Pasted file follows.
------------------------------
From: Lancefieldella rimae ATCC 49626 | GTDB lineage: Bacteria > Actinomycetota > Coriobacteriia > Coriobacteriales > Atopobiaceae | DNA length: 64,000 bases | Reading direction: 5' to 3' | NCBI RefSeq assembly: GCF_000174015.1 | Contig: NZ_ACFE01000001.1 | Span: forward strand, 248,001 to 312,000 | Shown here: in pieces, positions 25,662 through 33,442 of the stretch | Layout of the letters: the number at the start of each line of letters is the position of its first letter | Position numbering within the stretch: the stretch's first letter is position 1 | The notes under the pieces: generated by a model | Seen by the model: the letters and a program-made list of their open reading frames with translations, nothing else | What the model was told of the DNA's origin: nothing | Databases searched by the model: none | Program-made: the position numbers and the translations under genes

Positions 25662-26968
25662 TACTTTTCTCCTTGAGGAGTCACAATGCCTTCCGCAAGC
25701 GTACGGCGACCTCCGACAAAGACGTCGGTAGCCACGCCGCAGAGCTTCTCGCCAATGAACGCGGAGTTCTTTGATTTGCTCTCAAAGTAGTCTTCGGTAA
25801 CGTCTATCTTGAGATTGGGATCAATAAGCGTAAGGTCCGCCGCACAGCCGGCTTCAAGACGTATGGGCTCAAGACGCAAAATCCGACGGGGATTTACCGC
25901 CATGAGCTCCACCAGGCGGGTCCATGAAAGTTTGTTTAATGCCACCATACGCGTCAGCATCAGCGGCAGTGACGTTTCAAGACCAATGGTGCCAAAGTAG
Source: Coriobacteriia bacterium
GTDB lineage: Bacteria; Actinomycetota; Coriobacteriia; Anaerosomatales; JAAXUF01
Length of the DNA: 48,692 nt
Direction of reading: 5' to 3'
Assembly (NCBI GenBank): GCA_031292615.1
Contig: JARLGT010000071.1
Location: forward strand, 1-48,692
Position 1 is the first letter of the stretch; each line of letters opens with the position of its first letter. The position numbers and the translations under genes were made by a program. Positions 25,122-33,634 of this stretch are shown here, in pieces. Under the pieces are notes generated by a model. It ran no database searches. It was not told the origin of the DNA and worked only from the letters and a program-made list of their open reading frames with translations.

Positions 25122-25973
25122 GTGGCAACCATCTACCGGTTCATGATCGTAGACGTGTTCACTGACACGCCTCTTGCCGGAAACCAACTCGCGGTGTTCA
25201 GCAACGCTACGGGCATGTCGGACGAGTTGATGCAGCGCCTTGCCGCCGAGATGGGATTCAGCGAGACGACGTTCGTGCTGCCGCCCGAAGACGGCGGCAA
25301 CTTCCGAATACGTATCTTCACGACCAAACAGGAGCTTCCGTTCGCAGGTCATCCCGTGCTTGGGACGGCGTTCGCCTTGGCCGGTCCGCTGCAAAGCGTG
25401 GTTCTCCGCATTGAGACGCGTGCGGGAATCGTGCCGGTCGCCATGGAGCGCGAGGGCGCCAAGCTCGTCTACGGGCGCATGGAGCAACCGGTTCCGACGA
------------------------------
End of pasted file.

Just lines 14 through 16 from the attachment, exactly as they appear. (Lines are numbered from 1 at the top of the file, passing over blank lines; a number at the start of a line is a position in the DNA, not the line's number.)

Position 1 is the first letter of the stretch; each line of letters opens with the position of its first letter. The position numbers and the translations under genes were made by a program. Positions 25,122-33,634 of this stretch are shown here, in pieces. Under the pieces are notes generated by a model. It ran no database searches. It was not told the origin of the DNA and worked only from the letters and a program-made list of their open reading frames with translations.

Positions 25122-25973
25122 GTGGCAACCATCTACCGGTTCATGATCGTAGACGTGTTCACTGACACGCCTCTTGCCGGAAACCAACTCGCGGTGTTCA